When thinking about this question, I considered many possible choices, but I decided that my favorite fictional mother is also from a book series that I love — Lily Potter from the Harry Potter books by J. K. Rowling.
While we often see or read about Lily Potter in terms of what she did instead of directly, her actions to save the infant Harry Potter from Voldemort’s attacks reaches the level of heroism. She sacrifices her life in order to save her child. This action sets in motion much of the rest of the books in the series.
She is, indeed, a loving, powerful, and heroic mother. Without her actions, Harry Potter would not have lived to become a student at Hogwart’s School Of Witchcraft And Wizardry.
So, I ask all of you: who is your favorite fictional mother?
In continuing my series on favorite fictional characters, I decided to ask today’s question about heroes. This one is very tough for me, because there are so many possibilities from which I can choose. Among the many I have considered are Mina Harker from Bram Stoker’s Dracula, Henry V from Shakespeare’s play of the same name, and Captain America from the Marvel Comics. I will, however, use the technique that I recommend for students on tests and quizzes–to go with your first choice when asked a question. Now, that typically refers to memory, but I will still use it.
The one character who came to mind before any other was Aragorn from J. R. R. Tolkien’s The Lord Of The Rings. He is the leader who does not care about his own safety, who fights in the front lines with the soldiers he leads into combat, and he views the hobbits as his equals.
So, I ask all of you: who is your favorite fictional hero?
Hello to all!
I wanted to let you know that I have finished the 4th draft of my fantasy novel. After getting feedback, I will move on to what will be, I hope, the final draft.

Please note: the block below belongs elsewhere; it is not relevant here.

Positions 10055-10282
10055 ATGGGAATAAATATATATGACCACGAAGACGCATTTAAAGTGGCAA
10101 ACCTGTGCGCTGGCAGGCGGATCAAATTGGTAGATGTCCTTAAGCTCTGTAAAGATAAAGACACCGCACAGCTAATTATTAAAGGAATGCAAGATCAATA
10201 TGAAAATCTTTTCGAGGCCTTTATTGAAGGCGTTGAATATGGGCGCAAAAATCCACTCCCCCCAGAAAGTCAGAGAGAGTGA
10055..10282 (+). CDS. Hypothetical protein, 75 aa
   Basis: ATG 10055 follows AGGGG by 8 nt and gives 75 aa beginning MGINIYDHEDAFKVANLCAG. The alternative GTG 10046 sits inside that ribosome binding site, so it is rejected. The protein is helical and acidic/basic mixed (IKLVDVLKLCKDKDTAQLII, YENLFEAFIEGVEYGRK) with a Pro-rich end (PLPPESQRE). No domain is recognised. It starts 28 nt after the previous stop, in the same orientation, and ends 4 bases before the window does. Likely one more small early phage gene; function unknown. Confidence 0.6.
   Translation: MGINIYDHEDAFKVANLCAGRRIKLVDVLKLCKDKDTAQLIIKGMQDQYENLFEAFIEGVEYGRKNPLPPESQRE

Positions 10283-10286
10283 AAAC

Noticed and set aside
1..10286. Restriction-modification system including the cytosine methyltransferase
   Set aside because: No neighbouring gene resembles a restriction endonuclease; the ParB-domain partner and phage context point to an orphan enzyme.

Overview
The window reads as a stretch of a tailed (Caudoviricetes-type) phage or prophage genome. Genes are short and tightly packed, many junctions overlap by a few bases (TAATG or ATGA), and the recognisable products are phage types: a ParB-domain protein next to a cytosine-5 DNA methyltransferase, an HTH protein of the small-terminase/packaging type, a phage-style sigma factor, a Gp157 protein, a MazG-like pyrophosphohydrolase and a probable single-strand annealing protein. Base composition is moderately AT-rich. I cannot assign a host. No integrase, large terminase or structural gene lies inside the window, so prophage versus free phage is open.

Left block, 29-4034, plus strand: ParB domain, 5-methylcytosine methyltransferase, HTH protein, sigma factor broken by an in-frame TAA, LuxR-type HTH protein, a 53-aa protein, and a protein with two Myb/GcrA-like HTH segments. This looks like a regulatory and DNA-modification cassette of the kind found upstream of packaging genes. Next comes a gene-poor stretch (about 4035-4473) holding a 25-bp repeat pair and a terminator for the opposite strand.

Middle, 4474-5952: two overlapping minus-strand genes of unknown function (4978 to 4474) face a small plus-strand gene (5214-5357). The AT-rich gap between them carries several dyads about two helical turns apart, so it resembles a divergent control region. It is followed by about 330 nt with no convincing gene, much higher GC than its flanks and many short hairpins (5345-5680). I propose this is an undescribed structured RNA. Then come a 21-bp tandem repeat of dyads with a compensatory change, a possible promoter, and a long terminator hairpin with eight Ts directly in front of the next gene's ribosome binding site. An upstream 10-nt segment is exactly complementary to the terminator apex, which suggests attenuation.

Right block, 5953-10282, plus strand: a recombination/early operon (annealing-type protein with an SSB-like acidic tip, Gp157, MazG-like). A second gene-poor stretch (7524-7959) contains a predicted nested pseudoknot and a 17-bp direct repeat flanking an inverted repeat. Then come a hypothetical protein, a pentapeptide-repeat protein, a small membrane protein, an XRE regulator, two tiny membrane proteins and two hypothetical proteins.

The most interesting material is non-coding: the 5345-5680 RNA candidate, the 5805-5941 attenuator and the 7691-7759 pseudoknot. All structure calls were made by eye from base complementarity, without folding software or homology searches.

I am currently beginning the first draft of the 3rd installment of The Investigative Paranormal Society, and I will start draft two this week of my political thriller.
Thank you for listening to this small writing update!
Please follow the following links to find my novel:
The book trailer:
My radio interview:
Hello to all. It has been a while since I have reported on the status of my writing projects, so I thought I would now.
I have finished the first draft of my political thriller, and I emphasize the first draft. As I recommend to other writers, I have not done any revision on it, and it needs much, may I say, much work. I will set it aside for a few weeks before attacking draft 2. In that draft, I will focus on getting the plot correct.
I am also working on the 4th draft of my fantasy novel, and I hope that draft is done in, at most, one month. If my goals are met with this book, I will either self-publish or pitch it early next year.
I am continuing to pitch my YA novel to agents. I am giving it until early next spring, and if I have had no success finding an agent or publisher, I will move forward with self-publishing that book.
My book on writing will be out soon I hope. It is in the process of editing and formatting, and I will give more specific information when I have it.
Finally, in about one week, I will begin the first draft of Book 3 of The Investigative Paranormal Society, and my goal is to have that done by the end of the year.